Philippine economic slump extends into Q1

Manila - The Philippine economy shrank more than expected in the first quarter, though sequential momentum showed a recovery was underway and suggested the central bank will keep rates at a record low at this week's policy review to support the revival. Gross domestic product fell 4.2% in the March quarter from a year earlier

di Neil Jerome Morales and Karen Lema

Manila - The Philippine economy shrank more than expected in the first quarter, though sequential momentum showed a recovery was underway and suggested the central bank will keep rates at a record low at this week's policy review to support the revival. Gross domestic product fell 4.2% in the March quarter from a year earlier, the statistics agency said on Tuesday, worse than the median estimate of a 3% contraction in a Reuters poll, but an improvement from the 8.3% slump in the previous quarter. The economy also improved on a sequential basis, with output rising 0.3% from the previous three months on seasonally adjusted terms to mark its third straight quarter-on-quarter growth. While domestic demand remained sluggish amid pandemic-induced lockdowns, household consumption posted the smallest contraction in four quarters at 4.8%, while government spending grew 16.1%, the fastest in the last three quarters: "The country's strong economic position before the pandemic and improving economic data in recent months point to an economy that is on the mend," Economic Planning Secretary Karl Chua said at a briefing.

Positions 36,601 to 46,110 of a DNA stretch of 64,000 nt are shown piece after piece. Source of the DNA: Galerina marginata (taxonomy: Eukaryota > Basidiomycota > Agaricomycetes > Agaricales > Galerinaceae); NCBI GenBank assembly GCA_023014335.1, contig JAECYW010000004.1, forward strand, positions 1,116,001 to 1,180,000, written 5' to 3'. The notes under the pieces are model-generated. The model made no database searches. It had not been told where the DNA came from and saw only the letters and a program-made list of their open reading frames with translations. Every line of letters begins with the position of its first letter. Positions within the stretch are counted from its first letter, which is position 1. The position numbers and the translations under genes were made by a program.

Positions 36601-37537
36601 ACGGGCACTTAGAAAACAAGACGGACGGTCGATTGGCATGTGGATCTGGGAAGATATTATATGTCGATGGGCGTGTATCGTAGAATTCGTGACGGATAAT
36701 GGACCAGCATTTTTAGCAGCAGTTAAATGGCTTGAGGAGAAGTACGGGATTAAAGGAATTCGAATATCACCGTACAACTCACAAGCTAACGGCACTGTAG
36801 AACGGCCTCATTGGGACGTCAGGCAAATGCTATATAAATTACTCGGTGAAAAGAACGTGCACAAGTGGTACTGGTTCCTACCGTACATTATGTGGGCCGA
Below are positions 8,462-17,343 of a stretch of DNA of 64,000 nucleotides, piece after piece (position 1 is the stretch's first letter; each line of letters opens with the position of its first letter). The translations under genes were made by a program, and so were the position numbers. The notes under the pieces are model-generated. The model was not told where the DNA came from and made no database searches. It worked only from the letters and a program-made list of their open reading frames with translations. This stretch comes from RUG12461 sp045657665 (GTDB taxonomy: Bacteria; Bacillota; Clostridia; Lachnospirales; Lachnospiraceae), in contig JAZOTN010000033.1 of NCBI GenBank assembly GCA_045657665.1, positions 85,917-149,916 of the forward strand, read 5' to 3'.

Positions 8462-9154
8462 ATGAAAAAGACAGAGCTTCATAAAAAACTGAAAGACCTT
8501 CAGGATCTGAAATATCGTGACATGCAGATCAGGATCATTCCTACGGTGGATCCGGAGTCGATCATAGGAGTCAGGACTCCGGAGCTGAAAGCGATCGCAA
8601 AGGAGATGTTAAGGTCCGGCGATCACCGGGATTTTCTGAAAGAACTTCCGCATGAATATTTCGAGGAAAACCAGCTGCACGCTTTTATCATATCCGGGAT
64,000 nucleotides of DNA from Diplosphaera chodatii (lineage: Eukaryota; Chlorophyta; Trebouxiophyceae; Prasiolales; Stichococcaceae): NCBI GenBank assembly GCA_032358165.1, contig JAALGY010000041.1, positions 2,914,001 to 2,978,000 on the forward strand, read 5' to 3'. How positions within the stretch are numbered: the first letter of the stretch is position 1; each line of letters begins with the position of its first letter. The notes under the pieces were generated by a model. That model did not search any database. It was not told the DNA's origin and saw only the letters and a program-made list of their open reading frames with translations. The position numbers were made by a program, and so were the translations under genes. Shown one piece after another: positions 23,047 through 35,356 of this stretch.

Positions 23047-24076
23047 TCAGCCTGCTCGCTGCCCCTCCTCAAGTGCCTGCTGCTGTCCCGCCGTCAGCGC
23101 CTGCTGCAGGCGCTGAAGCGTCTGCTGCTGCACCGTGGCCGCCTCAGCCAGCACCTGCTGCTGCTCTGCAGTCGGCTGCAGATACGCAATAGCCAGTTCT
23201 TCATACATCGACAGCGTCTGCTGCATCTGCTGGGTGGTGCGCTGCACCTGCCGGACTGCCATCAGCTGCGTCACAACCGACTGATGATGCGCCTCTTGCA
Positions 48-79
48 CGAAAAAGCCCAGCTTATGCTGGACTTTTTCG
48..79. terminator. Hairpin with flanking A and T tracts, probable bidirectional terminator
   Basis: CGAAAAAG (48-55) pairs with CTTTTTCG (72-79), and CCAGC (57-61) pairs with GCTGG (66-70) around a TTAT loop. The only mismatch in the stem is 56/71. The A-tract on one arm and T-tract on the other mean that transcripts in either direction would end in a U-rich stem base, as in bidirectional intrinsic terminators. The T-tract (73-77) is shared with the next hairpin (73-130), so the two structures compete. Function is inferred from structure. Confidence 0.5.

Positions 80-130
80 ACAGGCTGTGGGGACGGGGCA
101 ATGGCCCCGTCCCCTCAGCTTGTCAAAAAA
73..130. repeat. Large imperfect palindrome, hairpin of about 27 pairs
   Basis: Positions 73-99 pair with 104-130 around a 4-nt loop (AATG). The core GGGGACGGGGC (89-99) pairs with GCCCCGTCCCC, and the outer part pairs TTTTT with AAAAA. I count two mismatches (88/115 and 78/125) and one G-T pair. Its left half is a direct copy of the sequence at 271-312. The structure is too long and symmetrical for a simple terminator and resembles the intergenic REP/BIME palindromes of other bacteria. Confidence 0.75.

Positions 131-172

That bolsters government expectations that the economy will begin to recover in the second quarter, he said. The government has set a growth target of 6.5%-7.5% for this year and 8%-10% for next year: "BSP Governor (Bejamin) Diokno has signalled his preference to keep monetary support for as long as the economy is in recovery mode and we continue to price in a steady policy rate for the balance of 2021," said ING senior economist Nicholas Mapa. The central bank is widely expected to keep its benchmark interest rate unchanged at a record low of 2.0% on Wednesday for a fourth consecutive meeting. Some economists even expect the BSP to stand pat for the rest of 2021, despite inflation having breached its 2%-4% target band mainly due to tight pork supply.

A safe reopening of the economy, implementation of recovery measures and acceleration of vaccine rollout will underpin growth beginning this year, Chua said. The Southeast Asian country is battling one of Asia's worst coronavirus outbreaks with more than a million cases recorded and more than 18,000 deaths. A new surge in infections starting in March had prompted the reimposition of stricter mobility curbs, but daily new cases have gone down from a peak: "Once the present spike is over, we can implement quarantine relaxations in a phased approach to boost our recovery this year," Chua said.

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